Dyspnea perception and neurological symptoms in non-severe COVID-19 patients

This article was originally published here

Neurol Sci. 2020 Jul 30. doi: 10.1007/s10072-020-04632-x. Online ahead of print.


INTRODUCTION: The relationship between dyspnea and COVID-19 is unknown. In COVID-19 patients, the higher prevalence of neurological symptoms and the lack of dyspnea may suggest common underlying pathogenetic mechanisms. The aim of this preliminary study is to address whether there is a lack of dyspnea in COVID-19 patients and if there is a relationship between neurological symptoms and the perception of dyspnea.

METHODS: A structured interview regarding the occurrence of subjective neurological symptoms was performed and coupled with a questionnaire about the intensity and qualities of dyspnea. Respiratory rate (RR) and an arterial blood gas on room air were concurrently evaluated.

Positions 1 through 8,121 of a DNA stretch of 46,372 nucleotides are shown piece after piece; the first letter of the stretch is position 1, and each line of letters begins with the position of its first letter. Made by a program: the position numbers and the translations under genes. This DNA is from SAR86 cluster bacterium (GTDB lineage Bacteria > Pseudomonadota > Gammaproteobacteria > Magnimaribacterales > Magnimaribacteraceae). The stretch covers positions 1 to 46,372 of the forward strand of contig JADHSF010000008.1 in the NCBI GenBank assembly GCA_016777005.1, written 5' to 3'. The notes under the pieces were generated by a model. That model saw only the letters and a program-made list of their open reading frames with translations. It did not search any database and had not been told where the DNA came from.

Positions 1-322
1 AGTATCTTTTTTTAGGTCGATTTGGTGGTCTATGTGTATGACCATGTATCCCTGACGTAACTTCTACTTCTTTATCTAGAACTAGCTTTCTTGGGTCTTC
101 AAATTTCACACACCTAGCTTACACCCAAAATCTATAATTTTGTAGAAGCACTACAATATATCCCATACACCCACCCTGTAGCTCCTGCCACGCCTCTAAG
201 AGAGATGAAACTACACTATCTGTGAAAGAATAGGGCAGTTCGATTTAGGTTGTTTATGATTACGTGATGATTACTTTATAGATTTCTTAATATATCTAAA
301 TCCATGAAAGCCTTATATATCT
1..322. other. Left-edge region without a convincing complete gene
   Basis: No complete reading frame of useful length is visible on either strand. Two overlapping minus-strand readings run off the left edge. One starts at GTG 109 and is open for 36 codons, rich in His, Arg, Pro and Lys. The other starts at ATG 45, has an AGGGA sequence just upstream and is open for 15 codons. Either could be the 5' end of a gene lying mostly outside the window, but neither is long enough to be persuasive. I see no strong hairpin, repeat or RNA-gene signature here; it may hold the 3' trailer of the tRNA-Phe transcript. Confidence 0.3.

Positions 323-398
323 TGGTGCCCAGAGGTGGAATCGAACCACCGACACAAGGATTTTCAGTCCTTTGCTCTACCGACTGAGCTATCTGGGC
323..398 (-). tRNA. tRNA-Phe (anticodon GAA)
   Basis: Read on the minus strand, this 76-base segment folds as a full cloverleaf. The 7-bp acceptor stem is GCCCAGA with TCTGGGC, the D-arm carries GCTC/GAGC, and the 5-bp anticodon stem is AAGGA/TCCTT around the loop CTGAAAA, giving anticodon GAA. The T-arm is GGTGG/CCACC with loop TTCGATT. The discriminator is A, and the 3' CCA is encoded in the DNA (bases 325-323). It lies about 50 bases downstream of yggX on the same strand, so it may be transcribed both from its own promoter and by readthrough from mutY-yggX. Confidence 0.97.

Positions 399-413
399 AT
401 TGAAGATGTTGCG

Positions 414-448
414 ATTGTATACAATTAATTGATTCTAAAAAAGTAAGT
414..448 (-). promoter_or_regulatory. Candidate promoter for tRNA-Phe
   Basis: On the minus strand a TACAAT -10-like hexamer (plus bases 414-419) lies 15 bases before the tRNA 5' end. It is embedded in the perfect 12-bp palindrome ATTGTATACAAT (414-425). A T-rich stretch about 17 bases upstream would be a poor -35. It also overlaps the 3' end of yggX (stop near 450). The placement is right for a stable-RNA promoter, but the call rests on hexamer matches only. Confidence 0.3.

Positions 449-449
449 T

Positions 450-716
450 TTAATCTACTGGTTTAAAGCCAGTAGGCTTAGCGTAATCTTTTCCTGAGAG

RESULTS: Twenty-two patients (age 68.4 ± 13.9 years, 13 males and 9 females) were included and divided into two groups according to the Borg dyspnea scale: dyspneic patients BU ≥ 1(DYSP) and non-dyspneic patients BU < 1 (NDYSP). The prevalence of dyspnea overall was 31.8%. The prevalence of neurological symptoms, dyspnea descriptors, RR, pH, PaCO2, PaO2, or lactate was similar between groups.

CONCLUSION: This study confirms that the prevalence of dyspnea is low in non-severe COVID-19 patients, but contrary to our hypothesis of a relationship between shortness of breath and neurological symptoms, we have not been able to find any evidence of an impairment in dyspnea perception, either in the DYSP or NDYSP group.

PMID:32734396 | DOI:10.1007/s10072-020-04632-x